Tennessee River Gorge Segment
Cumberland Mountain Segment
Five universities from all over the country committed to our spring ’98 breakaway program dedicated to the building and revitalization of the Cumberland Trail, while offering students an opportunity to give back and learn from the natural world we live in. The five schools and the weeks they attended are: Michigan State and Florida State University, March 8-14; East Illinois College and Hamilton College of New York, March 15-21; and Northwestern, March 22-28. Our efforts focused on two different segments of the trail: the Tennessee River Gorge Segment (down south) and the Cumberland Mountain Segment (up north).
Revitalization of the Tennessee River Gorge Segment, from March 8-21, our first volunteer effort, supported in part by the volunteers of the Cherokee Sierra Club, included major renovation of the Signal Point trailhead and the construction of a suspension bridge over Middle Creek below Rainbow Lake. Many a TTA hiker will attest to the extensive damage to the descent from the Signal Point trailhead from years of heavy use and water erosion. When at last hikers overcame this challenge, they quickly faced the daunting task of crossing Middle Creek, which lost its bridge many years past. Intensive work at the trailhead included new fencing and cabling to control access and to keep hikers on the trail, the building of steps down the initial trail access, and some general maintenance and blazing in the area. The building of the suspension bridge over Middle Creek was a major undertaking; students and volunteers can be proud of such a successful project! Hikers have been sending us their praises and appreciation since the day the decking on the bridge was laid. Another project at North Suck Creek from Highway 27 helped eliminate erosion and “hand-scrambling” on the rise coming up out of the gorge. Fifty-nine new steps and drainage control make this little climb much more enjoyable, safe, and less prone to erosive damage.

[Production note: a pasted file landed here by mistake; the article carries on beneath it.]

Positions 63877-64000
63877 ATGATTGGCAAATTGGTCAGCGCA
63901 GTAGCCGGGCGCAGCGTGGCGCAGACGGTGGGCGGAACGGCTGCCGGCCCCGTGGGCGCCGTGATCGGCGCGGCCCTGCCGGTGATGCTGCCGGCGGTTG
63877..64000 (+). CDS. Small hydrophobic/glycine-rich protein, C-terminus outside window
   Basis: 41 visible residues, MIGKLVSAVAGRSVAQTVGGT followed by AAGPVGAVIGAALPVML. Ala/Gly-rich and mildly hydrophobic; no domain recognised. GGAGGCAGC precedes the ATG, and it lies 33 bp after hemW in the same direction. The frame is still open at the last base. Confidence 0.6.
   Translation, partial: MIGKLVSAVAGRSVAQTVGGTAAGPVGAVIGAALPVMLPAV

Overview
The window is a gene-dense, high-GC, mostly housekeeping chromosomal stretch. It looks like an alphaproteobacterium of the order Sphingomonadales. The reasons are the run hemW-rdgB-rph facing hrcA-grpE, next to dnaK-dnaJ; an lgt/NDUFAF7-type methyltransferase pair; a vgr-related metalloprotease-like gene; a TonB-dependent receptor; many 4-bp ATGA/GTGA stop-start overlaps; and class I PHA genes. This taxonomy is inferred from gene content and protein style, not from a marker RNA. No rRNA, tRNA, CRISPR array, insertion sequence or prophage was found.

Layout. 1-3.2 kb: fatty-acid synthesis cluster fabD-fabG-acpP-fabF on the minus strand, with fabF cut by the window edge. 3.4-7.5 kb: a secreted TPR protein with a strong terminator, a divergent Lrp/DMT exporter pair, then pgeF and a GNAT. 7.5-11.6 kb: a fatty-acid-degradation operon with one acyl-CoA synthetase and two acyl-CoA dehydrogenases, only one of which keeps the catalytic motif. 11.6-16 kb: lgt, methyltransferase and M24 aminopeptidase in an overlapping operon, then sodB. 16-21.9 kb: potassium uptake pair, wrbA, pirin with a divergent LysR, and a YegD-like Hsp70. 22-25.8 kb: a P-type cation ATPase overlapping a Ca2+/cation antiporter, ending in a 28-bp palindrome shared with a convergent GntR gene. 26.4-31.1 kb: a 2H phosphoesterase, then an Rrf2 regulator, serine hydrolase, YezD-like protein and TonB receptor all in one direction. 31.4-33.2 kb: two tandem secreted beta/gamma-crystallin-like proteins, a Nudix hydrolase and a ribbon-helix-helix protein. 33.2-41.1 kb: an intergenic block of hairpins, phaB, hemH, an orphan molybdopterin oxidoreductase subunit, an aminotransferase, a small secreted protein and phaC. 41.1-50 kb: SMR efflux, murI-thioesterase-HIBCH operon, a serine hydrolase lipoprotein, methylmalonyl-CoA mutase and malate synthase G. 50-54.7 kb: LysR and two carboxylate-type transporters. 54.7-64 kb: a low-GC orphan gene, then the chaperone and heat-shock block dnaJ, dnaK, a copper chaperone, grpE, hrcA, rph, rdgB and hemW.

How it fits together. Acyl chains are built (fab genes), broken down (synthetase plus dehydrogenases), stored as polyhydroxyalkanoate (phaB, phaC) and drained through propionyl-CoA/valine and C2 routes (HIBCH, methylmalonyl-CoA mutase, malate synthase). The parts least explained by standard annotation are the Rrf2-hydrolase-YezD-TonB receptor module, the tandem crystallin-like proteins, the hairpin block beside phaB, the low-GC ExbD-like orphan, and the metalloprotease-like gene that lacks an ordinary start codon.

Our work continued up north, March 22-28, with the continuing effort to revitalize the Cumberland Mountain Segment, which begins at Cumberland Mountain National Historic Park and ends 47 miles later in Cove Lake State Park. We began our efforts by reopening two miles of trail within Cumberland Gap National Historic Park — which includes the trailhead for the CT. Students and volunteers “pulled” tread, declared war on greenbriar (tendrils from hell!), and stopped often to drink in the fabulous views off both sides of the mountain’s spine. NPS personnel were very helpful with us on this project, giving us access to normally closed roads that allowed us to get to work earlier in the day, rather than spending much of the day hiking in and hiking out. We appreciate their efforts!